6 You have put me in the depths of the Pit,
in the regions dark and deep.
7 Your wrath lies heavy upon me,
and you overwhelm me with all your waves.
8 You have caused my companions to shun me;
you have made me a thing of horror to them.
I am shut in so that I cannot escape;
9 my eye grows dim through sorrow.
Every day I call on you, O Lord;
I spread out my hands to you.
10 Do you work wonders for the dead?
Do the shades rise up to praise you?
11 Is your steadfast love declared in the grave,
or your faithfulness in Abaddon?
12 Are your wonders known in the darkness,
or your saving help in the land of forgetfulness?
13 But I, O Lord, cry out to you;
in the morning my prayer comes before you.
14 O Lord, why do you cast me off?
Why do you hide your face from me?
15 Wretched and close to death from my youth up,
I suffer your terrors; I am desperate.
16 Your wrath has swept over me;
your dread assaults destroy me.
17 They surround me like a flood all day long;
from all sides they close in on me.
18 You have caused friend and neighbour to shun me;
my companions are in darkness.
A pscyhologist was in the class and she observed, “This sounds like clinical depression. The words that are used, the way it’s described–it’s practically textbook.” She is exactly right; the psalmist wants to have hope, but can’t muster it. There is nothing but darkness. We have friends and loved ones who suffer depression, some of us have lost people to the illness. Here in Scripture is preserved one experience of depression, perhaps to let us know that this may be a part of life on earth. This sort of brokenness may not be solved on this side of Heaven. We must admit that not all will be made well in advance of the end. The psalmist reminds us of something very important in verses 10-12: “Do you work wonders for the dead?” he asks; “Is your steadfast love declared in the grave?” he challenges. In Jesus Christ, and in the salvation God offers us through him, yes–God does work wonders for the dead; indeed, his steadfast love is declared exactly in the grave. This does not provide a cure for depression, but we are given hope of healing, whether in this life, or the life to come.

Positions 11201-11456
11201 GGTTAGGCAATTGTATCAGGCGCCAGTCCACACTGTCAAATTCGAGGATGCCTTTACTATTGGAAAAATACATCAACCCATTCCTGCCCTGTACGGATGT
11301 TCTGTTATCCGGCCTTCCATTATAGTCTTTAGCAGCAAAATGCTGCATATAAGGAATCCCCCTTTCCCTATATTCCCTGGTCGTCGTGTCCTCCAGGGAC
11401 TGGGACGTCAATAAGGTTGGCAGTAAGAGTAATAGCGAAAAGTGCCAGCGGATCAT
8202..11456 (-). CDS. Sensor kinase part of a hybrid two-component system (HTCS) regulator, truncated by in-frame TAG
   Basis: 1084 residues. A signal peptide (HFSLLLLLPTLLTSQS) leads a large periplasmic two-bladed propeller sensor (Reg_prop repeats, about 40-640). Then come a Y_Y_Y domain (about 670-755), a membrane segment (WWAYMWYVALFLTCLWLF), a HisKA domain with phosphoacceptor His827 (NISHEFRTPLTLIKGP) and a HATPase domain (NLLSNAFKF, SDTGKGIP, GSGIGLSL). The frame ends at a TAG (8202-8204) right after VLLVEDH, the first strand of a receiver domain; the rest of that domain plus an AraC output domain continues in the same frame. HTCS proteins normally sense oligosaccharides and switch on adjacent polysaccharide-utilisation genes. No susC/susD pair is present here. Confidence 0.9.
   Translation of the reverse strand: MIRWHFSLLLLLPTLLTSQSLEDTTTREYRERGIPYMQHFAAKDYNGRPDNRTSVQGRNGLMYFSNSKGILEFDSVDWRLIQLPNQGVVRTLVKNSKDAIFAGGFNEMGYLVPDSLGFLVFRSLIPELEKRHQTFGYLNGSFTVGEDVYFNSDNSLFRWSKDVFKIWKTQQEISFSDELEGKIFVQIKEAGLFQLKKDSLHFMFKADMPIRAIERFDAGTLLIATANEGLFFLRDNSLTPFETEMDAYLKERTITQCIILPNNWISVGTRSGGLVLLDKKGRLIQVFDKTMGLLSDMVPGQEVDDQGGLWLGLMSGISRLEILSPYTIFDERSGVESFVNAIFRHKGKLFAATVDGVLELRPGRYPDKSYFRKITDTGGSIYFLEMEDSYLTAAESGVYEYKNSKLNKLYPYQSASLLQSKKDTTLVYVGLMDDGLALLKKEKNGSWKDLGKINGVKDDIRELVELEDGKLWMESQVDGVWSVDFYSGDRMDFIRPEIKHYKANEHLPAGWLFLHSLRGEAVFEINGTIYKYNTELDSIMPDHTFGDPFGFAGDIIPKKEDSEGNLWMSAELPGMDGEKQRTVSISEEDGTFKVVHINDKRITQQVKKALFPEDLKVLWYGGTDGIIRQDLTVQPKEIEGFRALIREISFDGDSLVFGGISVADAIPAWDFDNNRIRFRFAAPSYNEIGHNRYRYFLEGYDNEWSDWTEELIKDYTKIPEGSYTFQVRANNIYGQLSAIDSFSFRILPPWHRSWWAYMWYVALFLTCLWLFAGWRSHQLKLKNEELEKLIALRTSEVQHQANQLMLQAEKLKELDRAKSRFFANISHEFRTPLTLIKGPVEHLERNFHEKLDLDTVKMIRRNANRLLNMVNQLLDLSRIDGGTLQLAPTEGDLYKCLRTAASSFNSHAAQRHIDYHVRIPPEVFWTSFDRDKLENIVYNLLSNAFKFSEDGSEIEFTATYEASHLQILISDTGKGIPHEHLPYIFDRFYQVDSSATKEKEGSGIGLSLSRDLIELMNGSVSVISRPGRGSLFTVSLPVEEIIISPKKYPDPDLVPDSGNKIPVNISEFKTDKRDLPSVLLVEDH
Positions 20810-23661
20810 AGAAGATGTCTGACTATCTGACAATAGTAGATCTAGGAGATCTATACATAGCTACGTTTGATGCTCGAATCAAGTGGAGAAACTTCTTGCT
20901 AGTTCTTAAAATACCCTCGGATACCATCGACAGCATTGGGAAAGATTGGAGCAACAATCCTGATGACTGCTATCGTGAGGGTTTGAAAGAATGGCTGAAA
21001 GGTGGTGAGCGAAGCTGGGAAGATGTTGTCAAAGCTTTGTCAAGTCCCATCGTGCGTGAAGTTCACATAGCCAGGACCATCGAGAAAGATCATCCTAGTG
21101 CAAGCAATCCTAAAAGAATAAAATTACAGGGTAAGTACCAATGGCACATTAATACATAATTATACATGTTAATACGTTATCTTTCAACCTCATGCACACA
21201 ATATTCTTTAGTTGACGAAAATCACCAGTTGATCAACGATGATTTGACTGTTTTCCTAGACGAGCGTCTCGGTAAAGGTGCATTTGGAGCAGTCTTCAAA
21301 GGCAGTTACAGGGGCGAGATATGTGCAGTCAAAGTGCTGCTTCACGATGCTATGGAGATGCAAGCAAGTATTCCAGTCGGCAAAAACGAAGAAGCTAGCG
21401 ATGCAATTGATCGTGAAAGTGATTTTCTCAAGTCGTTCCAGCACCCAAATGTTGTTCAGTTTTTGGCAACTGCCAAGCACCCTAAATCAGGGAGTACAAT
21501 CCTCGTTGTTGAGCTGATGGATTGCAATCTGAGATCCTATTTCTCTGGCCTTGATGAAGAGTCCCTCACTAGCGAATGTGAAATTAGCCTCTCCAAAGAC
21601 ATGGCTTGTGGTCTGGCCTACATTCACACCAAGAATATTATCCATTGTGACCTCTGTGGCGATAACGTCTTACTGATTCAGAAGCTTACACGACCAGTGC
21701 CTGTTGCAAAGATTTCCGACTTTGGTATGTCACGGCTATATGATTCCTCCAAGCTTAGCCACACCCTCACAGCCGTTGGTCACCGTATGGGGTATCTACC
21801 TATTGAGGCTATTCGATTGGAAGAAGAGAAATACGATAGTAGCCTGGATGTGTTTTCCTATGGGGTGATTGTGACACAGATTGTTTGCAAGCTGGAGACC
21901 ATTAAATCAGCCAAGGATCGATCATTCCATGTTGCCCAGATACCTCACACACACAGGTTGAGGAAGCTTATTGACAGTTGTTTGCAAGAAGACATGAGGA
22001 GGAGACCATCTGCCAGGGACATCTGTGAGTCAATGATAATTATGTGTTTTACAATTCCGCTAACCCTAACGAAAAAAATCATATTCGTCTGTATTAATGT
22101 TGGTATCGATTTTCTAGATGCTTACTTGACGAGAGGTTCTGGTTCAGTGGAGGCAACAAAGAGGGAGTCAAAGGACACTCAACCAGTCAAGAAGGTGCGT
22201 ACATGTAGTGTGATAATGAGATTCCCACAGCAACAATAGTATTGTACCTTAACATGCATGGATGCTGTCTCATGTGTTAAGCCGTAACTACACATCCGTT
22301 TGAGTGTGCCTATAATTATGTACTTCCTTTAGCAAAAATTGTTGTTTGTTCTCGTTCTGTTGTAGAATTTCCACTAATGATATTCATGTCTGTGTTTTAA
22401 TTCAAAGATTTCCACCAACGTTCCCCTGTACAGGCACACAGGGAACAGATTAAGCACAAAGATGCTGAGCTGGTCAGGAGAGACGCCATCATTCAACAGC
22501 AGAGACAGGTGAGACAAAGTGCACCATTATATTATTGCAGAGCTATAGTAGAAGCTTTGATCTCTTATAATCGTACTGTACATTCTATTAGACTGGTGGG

A wise woman blogging through a difficult transition recently wrote that she’s “trying to set energy aside for dealing with life’s daily hiccups before they derail [her].” Immediately, I knew what she meant; I call it “emotional fat”–that energy, a shock-absorber, that keeps spilled milk from becoming a puddle of tears and torn-out hair.
Sometimes we lose our way when it comes to an equal-and-opposite reaction, or even better–no “reaction” at all, but being a non-anxious presence in the midst of upheaval.
Coming back from a place of emotional-boney-ness (which may come up suddenly and without warning, or you may know very well whence it comes, but it’s still unexpected when its impact is so great) takes time, of course, and it happens gradually, with the help of loved ones, and sometimes doctors, and often (for me) chocolate and pastry. Then one day, you look back, and though you’ve got plenty of new stressors, you realize you don’t even want that pastry you promised to yourself for completing the task–the task being done is plenty, or perhaps the task itself was a joy. You make a mental note, “Remember, Self: you love this task which you do. You may not think so, but the moment you get yourself out of bed, or into the car, or onto the phone, you love the way the task reminds you of who you are, and the way the task helps you to be connected.”
I wonder if some of the emotional-boney-ness comes from losing track of who you are. We are the relationships we have–I wouldn’t be Emily if I didn’t have two brothers who live in NYC and with whom I became who I am; I wouldn’t be Emily if I didn’t have lots of family of varying blood-relation splattered all over the globe. Apart from our relationships, we don’t exist, and being un-connected can sort of make us feel as if we aren’t there at all.
On the deepest level, the relationship which truly defines us is Jesus. God came to rub shoulders with each of us, and in relationship to us, with so much love, peacefully, willingly gave up his life for each of us, that we may all be together at the end of time with no death or disconnection ever again. Our worth and energy and emotional fat comes from working to believe* that God really does love you so much as to give up everything for you.
*this is “faith,” and it is a gift, not something we can really work our way into, but it does seem that we’re told a lot of lies about our worth and what makes us worthy. we continue to pray.